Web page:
Ryan Murphy Claims He Reached Out to Families While Making Dahmer Series
Ryan Murphy’s latest production for Netflix, the factually-based drama series Dahmer – Monster: The Jeffrey Dahmer Story has become one of the most-watched shows on the streaming platform, but it has not been without its controversies. Each time a true crime documentary or dramatization is released, the conversation begins anew over whether this art form is educational or sensationalized, whether it honors victims or glorifies killers.
In the case of Monster, the living families of Jeffrey Dahmer’s victims have criticized the show on a couple of different fronts, calling out what they deem to be inaccurate portrayals of real life events, and accusing executive producer Ryan Murphy and his team of retraumatizing them and profiting from their pain, all without consulting them or asking for permission or input.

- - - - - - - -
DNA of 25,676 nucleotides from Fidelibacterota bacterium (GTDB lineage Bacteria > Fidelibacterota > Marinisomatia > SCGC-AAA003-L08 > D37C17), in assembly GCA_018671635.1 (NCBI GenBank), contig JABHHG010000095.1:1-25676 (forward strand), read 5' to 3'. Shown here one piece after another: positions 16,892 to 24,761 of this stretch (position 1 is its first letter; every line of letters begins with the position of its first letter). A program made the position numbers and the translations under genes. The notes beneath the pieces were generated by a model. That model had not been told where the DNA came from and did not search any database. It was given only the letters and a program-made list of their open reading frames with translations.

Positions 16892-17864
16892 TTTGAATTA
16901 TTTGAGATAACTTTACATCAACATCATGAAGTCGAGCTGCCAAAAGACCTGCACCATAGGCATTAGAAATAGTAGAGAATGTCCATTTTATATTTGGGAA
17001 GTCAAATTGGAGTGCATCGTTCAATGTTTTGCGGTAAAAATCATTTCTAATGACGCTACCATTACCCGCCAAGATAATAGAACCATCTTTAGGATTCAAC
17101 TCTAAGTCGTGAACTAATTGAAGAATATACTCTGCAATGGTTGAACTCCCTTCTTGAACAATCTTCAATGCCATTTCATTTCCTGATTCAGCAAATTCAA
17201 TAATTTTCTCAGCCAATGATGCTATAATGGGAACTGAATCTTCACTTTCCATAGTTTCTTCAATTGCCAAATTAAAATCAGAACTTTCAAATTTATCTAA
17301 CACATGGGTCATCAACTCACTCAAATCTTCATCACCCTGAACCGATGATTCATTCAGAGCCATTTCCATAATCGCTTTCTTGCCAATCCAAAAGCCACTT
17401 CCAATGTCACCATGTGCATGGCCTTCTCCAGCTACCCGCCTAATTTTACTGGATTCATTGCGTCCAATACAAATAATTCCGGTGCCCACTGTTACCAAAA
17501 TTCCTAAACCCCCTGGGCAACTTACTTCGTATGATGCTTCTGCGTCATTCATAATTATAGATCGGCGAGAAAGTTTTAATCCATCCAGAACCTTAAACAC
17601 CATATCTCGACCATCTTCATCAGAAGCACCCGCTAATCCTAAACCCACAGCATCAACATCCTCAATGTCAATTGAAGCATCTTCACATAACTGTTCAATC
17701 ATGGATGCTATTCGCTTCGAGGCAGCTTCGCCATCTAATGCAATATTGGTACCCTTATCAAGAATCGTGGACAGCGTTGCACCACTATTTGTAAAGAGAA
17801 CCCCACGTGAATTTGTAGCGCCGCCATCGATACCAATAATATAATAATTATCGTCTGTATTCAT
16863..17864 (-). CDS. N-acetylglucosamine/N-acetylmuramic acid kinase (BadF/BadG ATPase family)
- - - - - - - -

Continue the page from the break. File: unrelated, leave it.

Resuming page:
At a recent live panel in Los Angeles, Murphy responded to accusations of icing out family members, and claimed that he actually did attempt to contact several of them during the writing and pre-production stages—and that nobody responded.
“Over the course of the three, three and a half years when we were really writing it, working on it, we reached out to 20, around 20 of the victims’ families and friends, trying to get input, trying to talk to people, and not a single person responded to us in that process,” he said. “So we relied very, very heavily on our incredible group of researchers who… I don’t even know how they found a lot of this stuff. But it was just like a night and day effort trying to uncover the truth of these people.”
This appears to directly contradict what a number of family members have said, including Eric Perry, cousin of Errol Lindsey. “They don’t notify families when they do this,” he tweeted after the show dropped. “My family found out when everyone else did… So when they say they’re doing this ‘with respect to the victims’ or ‘honoring the dignity of the families’, no one contacts them.”
Shirley Hughes, the mother of Tony Hughes, has also spoken about this “I don’t see how they can do that,” she told the Guardian. “I don’t see how they can use our names and put stuff out like that out there.”
Philip Ellis is a freelance writer and journalist from the United Kingdom covering pop culture, relationships and LGBTQ+ issues. His work has appeared in GQ, Teen Vogue, Man Repeller and MTV.
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